In his book The Gunfighters, Dale T. Schoenberger states that Wyatt Earp, Bat Masterson, Doc Holliday and Luke Short were known as the “Dodge City Gang.” Why were they called that?
The “Dodge City Gang” you mention wasn’t really a gang. These sporting men worked in various capacities for the Oriental Saloon in Tombstone, Arizona. All had previously spent time in Dodge City, Kansas, hence the name.
Bat Masterson had already left Tombstone by the time of the famous gunfight behind the O.K. Corral in 1881; Luke Short was out of town that day. But they came together in Kansas in 1883 as the so-called “Dodge City Peace Commission.”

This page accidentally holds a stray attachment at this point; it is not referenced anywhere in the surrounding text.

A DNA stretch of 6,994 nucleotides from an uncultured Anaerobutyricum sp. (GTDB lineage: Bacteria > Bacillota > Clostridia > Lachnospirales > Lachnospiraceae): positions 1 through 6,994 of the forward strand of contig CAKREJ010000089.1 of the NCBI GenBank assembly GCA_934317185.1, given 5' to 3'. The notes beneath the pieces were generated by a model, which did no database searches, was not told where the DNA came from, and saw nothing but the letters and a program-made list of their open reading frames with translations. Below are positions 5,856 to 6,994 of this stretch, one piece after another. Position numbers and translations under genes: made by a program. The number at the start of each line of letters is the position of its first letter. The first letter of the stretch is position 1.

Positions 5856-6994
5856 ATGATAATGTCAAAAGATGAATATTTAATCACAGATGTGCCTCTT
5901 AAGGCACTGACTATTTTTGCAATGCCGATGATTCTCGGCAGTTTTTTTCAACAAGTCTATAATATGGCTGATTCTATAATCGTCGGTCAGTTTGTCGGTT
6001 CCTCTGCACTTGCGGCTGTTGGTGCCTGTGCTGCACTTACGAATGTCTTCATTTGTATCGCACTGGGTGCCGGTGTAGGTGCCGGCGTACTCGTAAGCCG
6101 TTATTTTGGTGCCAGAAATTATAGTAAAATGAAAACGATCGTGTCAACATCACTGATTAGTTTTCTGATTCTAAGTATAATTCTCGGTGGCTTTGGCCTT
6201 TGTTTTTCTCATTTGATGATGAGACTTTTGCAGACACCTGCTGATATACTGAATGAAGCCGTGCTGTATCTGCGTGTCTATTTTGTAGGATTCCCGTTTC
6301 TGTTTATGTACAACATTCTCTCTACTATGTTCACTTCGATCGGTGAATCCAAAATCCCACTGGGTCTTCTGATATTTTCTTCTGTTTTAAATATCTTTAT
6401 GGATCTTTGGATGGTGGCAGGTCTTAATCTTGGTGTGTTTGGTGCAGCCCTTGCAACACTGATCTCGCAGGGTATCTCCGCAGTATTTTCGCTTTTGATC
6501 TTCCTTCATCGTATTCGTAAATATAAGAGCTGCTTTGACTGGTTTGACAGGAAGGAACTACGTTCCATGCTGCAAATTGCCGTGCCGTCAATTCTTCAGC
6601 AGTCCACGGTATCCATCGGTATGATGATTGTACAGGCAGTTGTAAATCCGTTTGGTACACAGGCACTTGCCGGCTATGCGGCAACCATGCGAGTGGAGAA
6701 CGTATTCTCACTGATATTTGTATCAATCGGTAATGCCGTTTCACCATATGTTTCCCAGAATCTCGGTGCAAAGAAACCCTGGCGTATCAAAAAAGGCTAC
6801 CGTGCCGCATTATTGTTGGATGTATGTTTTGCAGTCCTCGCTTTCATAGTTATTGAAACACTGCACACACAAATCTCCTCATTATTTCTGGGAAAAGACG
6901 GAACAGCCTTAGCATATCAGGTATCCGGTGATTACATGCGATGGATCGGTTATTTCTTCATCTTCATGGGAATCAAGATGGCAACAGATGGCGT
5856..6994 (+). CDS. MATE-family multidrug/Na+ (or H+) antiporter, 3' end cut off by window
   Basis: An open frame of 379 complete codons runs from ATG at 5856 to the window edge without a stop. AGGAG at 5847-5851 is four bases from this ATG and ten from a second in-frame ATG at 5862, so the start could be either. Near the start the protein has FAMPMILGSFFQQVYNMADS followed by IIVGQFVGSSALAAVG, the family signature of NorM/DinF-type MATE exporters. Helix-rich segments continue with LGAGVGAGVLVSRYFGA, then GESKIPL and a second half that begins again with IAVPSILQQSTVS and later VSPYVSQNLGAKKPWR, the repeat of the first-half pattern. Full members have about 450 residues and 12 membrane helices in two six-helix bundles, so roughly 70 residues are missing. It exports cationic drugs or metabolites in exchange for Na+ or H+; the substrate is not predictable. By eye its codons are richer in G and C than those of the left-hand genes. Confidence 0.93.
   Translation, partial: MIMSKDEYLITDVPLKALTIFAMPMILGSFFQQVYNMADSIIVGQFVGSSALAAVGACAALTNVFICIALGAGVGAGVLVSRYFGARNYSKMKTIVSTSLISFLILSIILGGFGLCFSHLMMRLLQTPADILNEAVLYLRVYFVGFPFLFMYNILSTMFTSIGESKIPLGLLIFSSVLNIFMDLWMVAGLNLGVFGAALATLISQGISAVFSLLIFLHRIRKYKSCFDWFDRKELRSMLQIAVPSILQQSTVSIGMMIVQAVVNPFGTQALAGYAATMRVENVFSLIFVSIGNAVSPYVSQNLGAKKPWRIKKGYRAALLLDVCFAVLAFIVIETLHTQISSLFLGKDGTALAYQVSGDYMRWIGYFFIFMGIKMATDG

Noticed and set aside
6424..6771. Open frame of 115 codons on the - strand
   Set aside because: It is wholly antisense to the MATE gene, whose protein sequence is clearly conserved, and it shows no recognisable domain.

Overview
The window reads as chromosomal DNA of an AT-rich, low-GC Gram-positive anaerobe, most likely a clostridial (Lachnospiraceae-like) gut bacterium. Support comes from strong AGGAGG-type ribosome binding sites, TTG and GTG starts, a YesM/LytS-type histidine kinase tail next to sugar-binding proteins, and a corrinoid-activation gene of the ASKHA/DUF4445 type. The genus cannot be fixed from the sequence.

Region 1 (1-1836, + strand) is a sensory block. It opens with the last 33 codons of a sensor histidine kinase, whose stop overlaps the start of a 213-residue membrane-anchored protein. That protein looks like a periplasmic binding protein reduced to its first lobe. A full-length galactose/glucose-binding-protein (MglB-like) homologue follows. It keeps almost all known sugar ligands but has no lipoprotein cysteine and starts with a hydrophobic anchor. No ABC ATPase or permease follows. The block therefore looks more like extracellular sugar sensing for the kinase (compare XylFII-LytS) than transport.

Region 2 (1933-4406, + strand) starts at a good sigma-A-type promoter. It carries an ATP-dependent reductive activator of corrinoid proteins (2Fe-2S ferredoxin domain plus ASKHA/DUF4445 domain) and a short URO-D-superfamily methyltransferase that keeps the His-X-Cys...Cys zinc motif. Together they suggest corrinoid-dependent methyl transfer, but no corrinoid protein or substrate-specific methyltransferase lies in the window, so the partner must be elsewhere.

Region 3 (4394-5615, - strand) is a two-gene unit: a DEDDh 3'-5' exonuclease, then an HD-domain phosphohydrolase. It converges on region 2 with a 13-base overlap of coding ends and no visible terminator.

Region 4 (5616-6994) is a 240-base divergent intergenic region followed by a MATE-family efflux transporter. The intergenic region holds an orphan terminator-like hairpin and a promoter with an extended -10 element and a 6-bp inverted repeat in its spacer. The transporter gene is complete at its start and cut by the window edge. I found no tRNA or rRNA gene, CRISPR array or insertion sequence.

The Dodge City War began when reformer Larry Deger became mayor and passed ordinances against prostitution. As house dealer at the Long Branch, technically a brothel, Short took umbrage when some of his shady ladies were arrested. Short and some other gamblers were escorted out of town.
Short rounded up his pals Wyatt Earp, Masterson and Charlie Bassett, and they took the train to Dodge. Mayor Deger asked the governor to send in the militia, but he got a mediator instead. The mayor backed off. The war was over. And Luke and the boys posed for the famous Dodge City Peace Commission photograph. Not long after, Short and his partner sold the Long Branch.